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CVV Takes a Unique Approach to Improving PAD Symptoms

Registered Nurse Practitioner Kecia Simmons is upholding Coastal Vein and Vascular’s proud tradition of putting patient care first. Simmons, who recently completed her doctorate at Duke University, has developed and implemented a program designed to improve the quality of life of patients suffering from peripheral arterial disease (PAD). Her article detailing the project and its results was published in the March issue of Journal of Vascular Nursing.

PAD is an obstructive vascular disease which effects a significant percentage of the elderly population and whose symptoms include fatigue, cramping and pain. These symptoms can significantly reduce patient quality of life and thus Simmons was driven to develop additional treatment options to supplement the standard management plan of medication, therapy, and cessation of certain lifestyle habits such smoking.

The key, according to Simmons is increasing the frequency of exercise among eligible patients, i.e. those whose symptoms include pain associated with walking (known as “intermittent claudication” or IC). Structured exercise rehabilitation programs have been shown to significantly improve IC and have been endorsed by the College of Cardiology and the American Heart Association. Structured rehabilitation programs take place at hospitals or other facilities outside the patient’s home. Thus, difficulties arise when patients who could benefit the most from programs cannot attend due to financial or scheduling constraints. Instructing the patients to develop their own exercise regime at home, however, has not been shown to be effective.

Simmons, enlisting the help of CVV’s surgeons and other staff, developed a novel approach to buck the trend and encourage more exercise among her patients: prescriptions. The prescription form, signed and acknowledged by the patient, indicates one of three choices that the patient is to follow without supervision: walking, bicycling, or a patient specific choice of physical activity. The prescription indicates the activity is to be completed for 30 minutes (or up to patient’s maximum capacity) at least 3-5 days a week. Questionnaires administered before the protocol, and at one month follow up showed significant results. As a group, patients who enrolled in the program (which also included the receipt of a pamphlet on PAD and the importance of exercise as well as an exercise journal) reported a 35% increase in exercise as well as improvement in their symptoms.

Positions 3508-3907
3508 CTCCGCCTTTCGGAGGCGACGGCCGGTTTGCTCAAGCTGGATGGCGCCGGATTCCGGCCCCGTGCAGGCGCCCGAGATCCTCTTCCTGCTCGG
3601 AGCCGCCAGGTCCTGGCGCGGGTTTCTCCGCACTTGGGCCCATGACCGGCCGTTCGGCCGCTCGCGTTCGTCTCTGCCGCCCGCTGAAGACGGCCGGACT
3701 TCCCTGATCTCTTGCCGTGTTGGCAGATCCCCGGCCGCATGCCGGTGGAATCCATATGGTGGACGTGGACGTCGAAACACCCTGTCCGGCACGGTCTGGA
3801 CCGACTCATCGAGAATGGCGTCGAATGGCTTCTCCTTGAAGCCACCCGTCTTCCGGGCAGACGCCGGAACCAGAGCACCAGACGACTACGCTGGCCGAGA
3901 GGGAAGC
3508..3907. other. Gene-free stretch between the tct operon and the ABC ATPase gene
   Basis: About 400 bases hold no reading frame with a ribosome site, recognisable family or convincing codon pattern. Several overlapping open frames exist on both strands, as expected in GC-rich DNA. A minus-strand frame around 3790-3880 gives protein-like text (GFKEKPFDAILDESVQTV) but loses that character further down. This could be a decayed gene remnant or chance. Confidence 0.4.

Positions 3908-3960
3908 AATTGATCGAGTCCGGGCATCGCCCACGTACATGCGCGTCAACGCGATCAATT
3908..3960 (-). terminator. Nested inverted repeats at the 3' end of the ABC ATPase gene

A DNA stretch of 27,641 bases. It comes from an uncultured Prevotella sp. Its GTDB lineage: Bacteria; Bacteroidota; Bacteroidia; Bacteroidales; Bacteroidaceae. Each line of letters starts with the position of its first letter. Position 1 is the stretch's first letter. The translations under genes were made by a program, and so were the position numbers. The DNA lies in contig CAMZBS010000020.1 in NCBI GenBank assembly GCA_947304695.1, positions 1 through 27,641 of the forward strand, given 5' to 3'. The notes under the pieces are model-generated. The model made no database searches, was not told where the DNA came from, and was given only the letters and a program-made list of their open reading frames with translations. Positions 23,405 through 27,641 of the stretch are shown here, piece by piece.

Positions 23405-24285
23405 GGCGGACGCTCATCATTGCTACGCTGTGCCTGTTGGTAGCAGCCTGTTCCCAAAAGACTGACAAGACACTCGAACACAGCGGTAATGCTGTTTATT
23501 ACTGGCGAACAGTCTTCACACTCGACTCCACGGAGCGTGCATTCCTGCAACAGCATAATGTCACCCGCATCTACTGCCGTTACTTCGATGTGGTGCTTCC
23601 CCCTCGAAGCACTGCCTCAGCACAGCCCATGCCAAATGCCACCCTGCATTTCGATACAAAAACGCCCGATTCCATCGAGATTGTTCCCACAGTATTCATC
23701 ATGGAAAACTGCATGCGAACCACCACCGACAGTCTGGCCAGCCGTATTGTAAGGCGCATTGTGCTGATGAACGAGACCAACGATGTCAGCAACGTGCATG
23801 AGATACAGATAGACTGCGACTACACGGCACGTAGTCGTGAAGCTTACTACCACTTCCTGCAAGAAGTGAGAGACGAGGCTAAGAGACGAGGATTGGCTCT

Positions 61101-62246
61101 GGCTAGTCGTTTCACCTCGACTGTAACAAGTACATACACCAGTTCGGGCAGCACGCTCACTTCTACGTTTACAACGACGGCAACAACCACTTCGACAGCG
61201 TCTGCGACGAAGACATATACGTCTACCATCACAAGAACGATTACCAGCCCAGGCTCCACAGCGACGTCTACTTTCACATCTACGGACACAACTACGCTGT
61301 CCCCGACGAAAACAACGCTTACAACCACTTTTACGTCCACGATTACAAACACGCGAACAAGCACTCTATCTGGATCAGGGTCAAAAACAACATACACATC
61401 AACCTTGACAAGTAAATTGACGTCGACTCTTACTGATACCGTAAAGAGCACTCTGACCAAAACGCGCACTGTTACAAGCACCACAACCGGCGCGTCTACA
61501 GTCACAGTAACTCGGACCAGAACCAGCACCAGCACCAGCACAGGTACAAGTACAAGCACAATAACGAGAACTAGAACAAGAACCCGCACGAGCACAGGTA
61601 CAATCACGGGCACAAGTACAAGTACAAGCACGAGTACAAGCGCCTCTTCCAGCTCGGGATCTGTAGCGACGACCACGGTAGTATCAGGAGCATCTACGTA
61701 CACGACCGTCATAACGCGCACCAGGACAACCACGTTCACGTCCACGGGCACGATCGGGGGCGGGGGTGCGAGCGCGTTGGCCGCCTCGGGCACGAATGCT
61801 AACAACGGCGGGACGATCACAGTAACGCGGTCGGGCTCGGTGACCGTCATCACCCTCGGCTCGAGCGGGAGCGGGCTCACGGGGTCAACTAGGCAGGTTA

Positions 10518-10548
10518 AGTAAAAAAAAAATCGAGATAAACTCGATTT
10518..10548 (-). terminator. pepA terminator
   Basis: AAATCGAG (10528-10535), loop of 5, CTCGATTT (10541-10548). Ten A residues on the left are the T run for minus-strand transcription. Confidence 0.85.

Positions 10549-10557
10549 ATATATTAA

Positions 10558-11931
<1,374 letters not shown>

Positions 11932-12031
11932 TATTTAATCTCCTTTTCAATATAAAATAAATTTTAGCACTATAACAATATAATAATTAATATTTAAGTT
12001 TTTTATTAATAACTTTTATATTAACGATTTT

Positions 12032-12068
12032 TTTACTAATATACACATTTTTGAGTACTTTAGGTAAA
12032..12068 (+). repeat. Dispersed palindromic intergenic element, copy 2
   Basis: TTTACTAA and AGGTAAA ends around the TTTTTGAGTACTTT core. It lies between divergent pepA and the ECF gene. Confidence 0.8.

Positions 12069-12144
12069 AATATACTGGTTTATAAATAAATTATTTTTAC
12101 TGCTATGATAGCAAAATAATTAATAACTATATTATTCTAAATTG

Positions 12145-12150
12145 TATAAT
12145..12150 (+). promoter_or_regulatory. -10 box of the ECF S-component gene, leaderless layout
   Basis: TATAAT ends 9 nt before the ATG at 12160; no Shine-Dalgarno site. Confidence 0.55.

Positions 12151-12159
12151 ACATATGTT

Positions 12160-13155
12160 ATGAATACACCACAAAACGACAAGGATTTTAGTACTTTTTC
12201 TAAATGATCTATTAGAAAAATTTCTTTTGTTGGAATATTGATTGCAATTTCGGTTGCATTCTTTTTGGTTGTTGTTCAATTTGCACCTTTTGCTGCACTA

While exercise is not a new concept to patients or their doctors, most recommendations for increased physical activity typically come in the form of suggestions or admonishments from the physician or nurse. This results in patients simply ignoring or possibly forgetting the recommendation completely. Use of a paper prescription, similar to a prescription for a medication (which patients have always appreciated as a crucial component to their care) seems to increase the likelihood that this medical advice will be followed. Perhaps it also empowers patients to take control of their care in a way they previously felt unable or unwilling to do. In essence, a prescription signed by both patient and health care provider represents an agreement to tackle the problems of PAD together.

As Simmons continues to provide excellent medical care at Coastal Vein & Vascular it can be expected that she will continue to focus her education and skills into expanding her program as well as developing new state-of-the-art protocols for improving the lives of her patients.